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Declaring Variables in Visual Basic .NET

Dim isn't dim in VB.NET. It's pretty bright.

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In VB.NET, Microsoft has their priorities right and Option Explicit the default. This is the option that requires any variable you use in your code to be declared first. But you can declare all kinds of things with the Dim statement.

Since VB .NET is 'strongly typed' now, Microsoft doesn't recommend variable prefixes anymore, even though you still see them in a lot of code. In other words, you used to be encouraged to name an Integer variable something like intMyVariable to make it clear that the variable was intended to be used an integer. But that was when variables were all of type Variant (which could be any type). Since VB.NET variables are all of specific types, the prefix is unnecessary now.

Option Explicit

Even before VB.NET, programming gurus have been telling us that it's a best practice to make sure that you declare all of your variables in a program. In VB6, you could get the compiler to help you by adding the Option Explicit statement to flag undeclared variables. But in VB.NET, Option Explicit is now the default. (Actually, it's Option Explicit On, but if you just enter Option Explicit, the IDE enters the word 'On' for you.) If you use the 'Off' parameter, however, you get this result:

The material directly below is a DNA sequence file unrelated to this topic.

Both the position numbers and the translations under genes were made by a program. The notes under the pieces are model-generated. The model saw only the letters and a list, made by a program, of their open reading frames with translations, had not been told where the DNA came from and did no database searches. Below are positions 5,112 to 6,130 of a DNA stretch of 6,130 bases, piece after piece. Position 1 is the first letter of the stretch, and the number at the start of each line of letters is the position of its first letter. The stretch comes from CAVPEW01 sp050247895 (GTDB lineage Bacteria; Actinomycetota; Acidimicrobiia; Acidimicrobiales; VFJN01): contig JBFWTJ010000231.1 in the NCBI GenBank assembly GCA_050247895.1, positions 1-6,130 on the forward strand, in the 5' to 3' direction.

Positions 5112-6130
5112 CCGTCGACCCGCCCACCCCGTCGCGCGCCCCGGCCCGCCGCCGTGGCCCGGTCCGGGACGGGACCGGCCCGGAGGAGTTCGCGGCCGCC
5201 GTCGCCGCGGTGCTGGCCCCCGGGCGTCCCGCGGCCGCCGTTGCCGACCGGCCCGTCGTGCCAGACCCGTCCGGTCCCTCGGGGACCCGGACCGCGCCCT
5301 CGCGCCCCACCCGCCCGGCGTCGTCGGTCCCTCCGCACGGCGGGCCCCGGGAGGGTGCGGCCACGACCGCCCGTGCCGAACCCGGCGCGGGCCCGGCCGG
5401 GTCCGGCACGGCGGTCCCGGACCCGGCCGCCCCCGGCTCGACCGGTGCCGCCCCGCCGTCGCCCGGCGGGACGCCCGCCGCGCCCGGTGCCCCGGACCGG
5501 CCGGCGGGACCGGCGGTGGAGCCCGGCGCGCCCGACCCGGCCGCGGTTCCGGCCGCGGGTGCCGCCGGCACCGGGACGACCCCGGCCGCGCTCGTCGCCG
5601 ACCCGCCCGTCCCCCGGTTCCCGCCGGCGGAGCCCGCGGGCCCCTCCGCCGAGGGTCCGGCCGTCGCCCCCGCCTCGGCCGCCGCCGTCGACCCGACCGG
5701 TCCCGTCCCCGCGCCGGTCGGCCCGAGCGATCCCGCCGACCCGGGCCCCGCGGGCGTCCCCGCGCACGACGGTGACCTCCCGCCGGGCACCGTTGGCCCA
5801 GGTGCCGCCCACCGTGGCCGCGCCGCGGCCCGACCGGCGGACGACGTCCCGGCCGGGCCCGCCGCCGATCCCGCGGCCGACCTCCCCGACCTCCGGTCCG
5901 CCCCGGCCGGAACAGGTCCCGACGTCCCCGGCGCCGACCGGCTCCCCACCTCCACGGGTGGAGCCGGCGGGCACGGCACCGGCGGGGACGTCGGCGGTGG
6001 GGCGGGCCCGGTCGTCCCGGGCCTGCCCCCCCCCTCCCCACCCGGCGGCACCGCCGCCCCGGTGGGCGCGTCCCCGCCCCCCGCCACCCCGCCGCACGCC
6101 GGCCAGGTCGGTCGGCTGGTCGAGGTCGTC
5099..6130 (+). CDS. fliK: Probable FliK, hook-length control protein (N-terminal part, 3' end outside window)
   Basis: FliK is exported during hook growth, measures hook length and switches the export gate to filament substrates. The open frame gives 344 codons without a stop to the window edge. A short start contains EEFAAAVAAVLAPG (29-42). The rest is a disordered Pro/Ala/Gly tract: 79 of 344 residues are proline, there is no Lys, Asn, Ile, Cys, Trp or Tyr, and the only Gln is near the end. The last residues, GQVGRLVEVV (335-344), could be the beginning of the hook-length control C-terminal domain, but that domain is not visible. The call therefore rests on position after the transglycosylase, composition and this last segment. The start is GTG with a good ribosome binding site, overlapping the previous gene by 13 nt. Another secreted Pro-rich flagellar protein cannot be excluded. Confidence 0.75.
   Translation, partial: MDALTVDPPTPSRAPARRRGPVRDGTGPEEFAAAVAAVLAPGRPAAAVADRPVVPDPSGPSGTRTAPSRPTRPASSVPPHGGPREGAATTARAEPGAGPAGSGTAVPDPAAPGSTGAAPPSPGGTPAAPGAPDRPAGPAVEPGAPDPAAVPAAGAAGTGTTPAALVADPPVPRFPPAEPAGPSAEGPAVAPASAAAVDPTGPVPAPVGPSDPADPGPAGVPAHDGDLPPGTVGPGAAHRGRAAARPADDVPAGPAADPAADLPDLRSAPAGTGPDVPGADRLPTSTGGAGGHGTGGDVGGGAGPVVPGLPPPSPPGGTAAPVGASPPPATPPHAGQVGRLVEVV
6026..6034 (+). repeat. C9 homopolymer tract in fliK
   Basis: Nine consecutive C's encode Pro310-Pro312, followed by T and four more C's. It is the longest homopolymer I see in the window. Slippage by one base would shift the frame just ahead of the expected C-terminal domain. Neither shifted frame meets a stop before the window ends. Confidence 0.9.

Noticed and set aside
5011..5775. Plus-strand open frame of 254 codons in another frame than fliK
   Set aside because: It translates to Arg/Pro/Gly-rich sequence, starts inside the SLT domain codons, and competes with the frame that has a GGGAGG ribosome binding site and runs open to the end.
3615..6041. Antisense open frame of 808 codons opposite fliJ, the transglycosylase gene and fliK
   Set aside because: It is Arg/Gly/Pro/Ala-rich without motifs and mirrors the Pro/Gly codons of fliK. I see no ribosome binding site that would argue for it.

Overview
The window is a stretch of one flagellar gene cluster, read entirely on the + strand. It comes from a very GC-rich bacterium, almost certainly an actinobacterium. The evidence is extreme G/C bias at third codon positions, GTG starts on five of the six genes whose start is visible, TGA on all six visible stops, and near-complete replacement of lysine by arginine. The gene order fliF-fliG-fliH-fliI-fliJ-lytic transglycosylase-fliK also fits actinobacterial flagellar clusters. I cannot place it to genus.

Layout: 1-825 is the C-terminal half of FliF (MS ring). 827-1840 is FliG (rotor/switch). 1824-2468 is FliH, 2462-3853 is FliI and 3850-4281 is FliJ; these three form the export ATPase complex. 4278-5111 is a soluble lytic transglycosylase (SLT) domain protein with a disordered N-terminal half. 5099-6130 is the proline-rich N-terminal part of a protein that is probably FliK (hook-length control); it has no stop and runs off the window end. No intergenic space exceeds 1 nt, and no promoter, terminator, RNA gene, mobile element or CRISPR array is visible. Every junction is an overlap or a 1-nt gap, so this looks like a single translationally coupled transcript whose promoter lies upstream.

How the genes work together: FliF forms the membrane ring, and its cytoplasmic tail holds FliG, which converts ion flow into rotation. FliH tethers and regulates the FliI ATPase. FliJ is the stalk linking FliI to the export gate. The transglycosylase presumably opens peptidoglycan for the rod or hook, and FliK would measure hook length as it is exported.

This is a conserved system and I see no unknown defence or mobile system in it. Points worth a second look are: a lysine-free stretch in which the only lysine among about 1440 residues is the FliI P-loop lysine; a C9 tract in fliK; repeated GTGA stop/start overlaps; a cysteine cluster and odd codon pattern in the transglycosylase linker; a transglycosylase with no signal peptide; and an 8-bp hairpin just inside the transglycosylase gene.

Option Explicit Off
 ...
 Console.WriteLine("var1 is {0}", VarType(var1)) 

Which gives you ...

 var1 is Object 

Initialization and Dim

In VB.NET, variables can be declared and initialized on a single line ...

 Dim myVar As String = "This is a string." 

They can also be initialized as more things:

  • Values from the command line
 Dim MyString As String = Command() 

Note: To test this using Visual Studio, which is not a command line environment, set command line values by selecting Project > Properties > Debug to enter a command line argument.

  • System defined values
 Dim TodayDate As DateTime = Today() 
  • Arrays of mixed objects
 Dim myObjectArray() As Object = _
    {3.14159, System.Math.Log10(365), "Whatever"}
 For Each obj In myObjectArray
    Debug.WriteLine(obj)
 Next 

Note: The brackets enclose what is called an initializer list idiom.

  • Instantiation of New objects

The New keyword invokes a constructor for the object.

 Dim MyObjects As Object() = _
    New Object() {1, 2, DateTime.Today, "George"} 
  • Multiple Variable Declaration

VB 6 would let you code this line:

 Dim var1, var2, var3 As String 

But only var1 would actually be a String. In VB.NET, the result is entirely different:

 Dim var1, var2, var3 As Date
 MsgBox( _
    "var1 type is: " & VarType(var1) & vbCrLf & _
    "var2 type is: " & VarType(var2) & vbCrLf & _
    "var3 type is: " & VarType(var3) _
    ) 

All three are "Type 7" - Date in VB.NET.

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